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On June 4, the CFPB released three documents to assist in the LIBOR transition before its anticipated cessation at the end of 2021. Highlights of the documents include:
- Notice of Proposed Rulemaking. The Bureau issued a proposed rule to amend Regulation Z to address the sunset of LIBOR, and to facilitate creditors’ transition away from using LIBOR as an index for variable-rate consumer products. For open-end products, among other things, the proposal would (i) require creditors to include in the change-in-terms notice the replacement index and any adjusted margin; (ii) add a LIBOR-specific provision allowing the LIBOR transition to occur on or after March 15, 2021, as opposed to the current rule’s “no longer available” standard; and (iii) allow creditors to elect a replacement index that is newly established and has no history, or is not newly established and has a history, if certain conditions are met. For closed-end credit, among other things, the proposal provides the Secured Overnight Financing Rate (SOFR) recommended by the Alternative Reference Rates Committee (ARRC) as a “comparable index” to LIBOR. In conjunction with the proposal, the Bureau released a “Fast Facts” high-level summary and an unofficial redline.
- FAQ Guidance. The Bureau released FAQ guidance to address other LIBOR transition topics and regulatory questions that do not require amendments to Regulation Z. Among other things, the FAQs cover general regulatory implementation considerations and specific requirements related to adjustable rate mortgage and HELOC disclosures.
- CHARM Booklet. The Bureau released revisions to their Consumer Handbook on Adjustable Rate Mortgages (CHARM) booklet, which aims to help consumers better understand adjustable rate mortgage loan products. The revisions provide updates based on consumer testing and remove LIBOR-based rate examples.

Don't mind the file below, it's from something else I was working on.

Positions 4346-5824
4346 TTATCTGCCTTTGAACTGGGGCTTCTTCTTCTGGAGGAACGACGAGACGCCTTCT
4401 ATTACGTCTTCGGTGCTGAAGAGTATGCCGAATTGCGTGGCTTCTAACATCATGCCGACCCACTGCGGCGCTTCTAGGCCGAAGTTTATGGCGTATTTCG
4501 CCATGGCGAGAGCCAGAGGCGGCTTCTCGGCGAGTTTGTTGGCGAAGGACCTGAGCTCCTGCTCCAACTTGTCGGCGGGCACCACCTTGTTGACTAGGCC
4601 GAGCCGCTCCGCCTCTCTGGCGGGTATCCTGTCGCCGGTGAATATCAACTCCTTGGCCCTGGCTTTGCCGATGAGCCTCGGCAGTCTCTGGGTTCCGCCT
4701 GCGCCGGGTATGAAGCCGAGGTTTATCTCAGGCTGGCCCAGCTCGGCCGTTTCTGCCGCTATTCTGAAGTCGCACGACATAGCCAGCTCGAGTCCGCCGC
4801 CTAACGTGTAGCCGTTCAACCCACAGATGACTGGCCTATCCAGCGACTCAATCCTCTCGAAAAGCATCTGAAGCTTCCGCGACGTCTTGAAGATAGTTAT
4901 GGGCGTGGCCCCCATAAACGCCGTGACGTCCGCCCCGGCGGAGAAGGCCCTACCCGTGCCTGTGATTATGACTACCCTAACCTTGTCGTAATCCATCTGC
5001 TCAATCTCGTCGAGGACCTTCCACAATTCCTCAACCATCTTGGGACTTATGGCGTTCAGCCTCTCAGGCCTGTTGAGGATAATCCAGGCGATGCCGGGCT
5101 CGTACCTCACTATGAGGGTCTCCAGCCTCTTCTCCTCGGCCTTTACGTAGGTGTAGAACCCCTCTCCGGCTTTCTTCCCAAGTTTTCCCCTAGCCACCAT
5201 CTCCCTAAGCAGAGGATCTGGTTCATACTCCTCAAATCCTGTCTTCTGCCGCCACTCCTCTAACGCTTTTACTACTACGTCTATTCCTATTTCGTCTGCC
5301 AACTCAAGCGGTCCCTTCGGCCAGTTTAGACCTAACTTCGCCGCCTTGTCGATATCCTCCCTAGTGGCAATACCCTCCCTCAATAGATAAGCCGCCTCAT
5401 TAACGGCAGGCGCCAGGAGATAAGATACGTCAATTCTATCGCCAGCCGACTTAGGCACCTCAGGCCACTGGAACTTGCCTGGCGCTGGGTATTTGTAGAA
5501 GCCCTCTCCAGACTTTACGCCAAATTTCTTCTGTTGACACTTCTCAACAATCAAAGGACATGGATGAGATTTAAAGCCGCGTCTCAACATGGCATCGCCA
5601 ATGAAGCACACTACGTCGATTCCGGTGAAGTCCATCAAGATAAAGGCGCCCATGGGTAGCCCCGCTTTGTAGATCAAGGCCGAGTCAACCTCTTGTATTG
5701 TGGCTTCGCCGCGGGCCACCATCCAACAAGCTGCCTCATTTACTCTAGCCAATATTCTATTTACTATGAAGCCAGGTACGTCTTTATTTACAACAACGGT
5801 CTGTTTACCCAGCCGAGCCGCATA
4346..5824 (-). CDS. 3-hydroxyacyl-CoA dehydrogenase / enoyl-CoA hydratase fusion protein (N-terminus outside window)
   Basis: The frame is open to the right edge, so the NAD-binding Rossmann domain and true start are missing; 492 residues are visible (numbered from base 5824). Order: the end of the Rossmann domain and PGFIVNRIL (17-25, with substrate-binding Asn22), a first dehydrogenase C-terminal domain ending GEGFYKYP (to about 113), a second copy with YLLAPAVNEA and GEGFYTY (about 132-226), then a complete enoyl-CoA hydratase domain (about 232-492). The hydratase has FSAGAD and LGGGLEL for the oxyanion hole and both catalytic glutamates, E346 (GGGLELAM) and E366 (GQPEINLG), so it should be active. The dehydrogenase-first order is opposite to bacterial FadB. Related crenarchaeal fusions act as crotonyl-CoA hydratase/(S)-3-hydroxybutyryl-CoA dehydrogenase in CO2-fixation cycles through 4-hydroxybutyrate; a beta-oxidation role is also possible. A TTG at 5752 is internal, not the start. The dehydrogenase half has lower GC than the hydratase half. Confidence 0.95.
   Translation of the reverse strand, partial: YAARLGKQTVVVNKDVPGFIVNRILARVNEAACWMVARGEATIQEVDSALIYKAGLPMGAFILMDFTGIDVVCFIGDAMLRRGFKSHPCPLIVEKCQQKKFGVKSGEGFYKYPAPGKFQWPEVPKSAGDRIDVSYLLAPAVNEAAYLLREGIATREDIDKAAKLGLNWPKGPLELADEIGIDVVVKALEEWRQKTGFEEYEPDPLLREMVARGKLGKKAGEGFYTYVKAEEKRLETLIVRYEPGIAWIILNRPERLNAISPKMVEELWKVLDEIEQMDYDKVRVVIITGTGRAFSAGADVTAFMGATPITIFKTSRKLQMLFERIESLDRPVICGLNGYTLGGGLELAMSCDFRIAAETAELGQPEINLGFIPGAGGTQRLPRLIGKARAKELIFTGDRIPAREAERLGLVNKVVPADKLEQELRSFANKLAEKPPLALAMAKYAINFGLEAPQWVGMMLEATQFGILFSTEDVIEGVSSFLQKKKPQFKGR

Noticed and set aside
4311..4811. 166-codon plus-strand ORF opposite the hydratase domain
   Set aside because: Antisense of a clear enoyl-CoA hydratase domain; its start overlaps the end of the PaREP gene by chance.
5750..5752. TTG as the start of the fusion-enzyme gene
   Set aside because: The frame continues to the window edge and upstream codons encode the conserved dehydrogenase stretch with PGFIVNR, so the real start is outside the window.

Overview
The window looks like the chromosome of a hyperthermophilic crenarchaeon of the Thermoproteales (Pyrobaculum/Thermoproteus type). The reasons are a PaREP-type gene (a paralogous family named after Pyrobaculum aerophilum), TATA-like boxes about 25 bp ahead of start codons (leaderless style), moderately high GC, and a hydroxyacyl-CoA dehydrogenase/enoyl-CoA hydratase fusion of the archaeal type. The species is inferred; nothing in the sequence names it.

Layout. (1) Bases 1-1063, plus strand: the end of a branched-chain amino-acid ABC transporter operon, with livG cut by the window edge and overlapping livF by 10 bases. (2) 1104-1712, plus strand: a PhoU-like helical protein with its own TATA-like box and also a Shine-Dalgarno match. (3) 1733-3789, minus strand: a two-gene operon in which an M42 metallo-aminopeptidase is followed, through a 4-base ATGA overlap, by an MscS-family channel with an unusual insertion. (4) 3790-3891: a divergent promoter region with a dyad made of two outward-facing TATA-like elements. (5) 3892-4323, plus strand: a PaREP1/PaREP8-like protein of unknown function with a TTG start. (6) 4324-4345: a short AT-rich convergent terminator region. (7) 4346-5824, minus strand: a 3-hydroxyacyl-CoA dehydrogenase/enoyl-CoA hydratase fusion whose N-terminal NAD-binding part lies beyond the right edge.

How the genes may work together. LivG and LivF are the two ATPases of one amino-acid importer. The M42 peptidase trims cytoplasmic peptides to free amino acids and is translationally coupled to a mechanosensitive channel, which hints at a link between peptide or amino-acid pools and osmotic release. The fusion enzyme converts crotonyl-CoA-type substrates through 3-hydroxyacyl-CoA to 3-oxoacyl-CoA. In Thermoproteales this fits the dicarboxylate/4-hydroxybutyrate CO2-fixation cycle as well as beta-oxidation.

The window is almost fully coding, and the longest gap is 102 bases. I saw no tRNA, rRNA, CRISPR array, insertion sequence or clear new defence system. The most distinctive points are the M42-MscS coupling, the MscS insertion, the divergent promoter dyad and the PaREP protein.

On July 3, the New York governor signed SB 6100, which extends for an additional two years the existing provision of the banking law allowing licensed lenders to charge annual fees on open-end personal loans. Effective immediately, the law will now remain in full force and effect until June 30, 2021.
- Jonice Gray Tucker to moderate “Pandemic relief response and lasting impacts on access, credit, banking, and equality” at the American Bar Association Business Law Section Spring Meeting
- Jeffrey P. Naimon to discuss "Post-pandemic CFPB exam preparation" at the Mortgage Bankers Association Spring Conference & Expo
- Jonice Gray Tucker to discuss "Making fair lending work for you" at the Mortgage Bankers Association Spring Conference & Expo
- Jonice Gray Tucker to discuss "Reading the tea leaves of President Biden’s initial financial appointees" at LendIt Fintech
- Moorari K. Shah to discuss “CA, NY, federal licensing and disclosure” at the Equipment Leasing & Finance Association Legal Forum
- Jonice Gray Tucker to discuss "Compliance under Biden" at the WSJ Risk & Compliance Forum
- Sherry-Maria Safchuk to discuss UDAAP at an American Bar Association webinar
- Jonice Gray Tucker to discuss “The future of fair lending” at the Mortgage Bankers Association Legal Issues and Regulatory Compliance Conference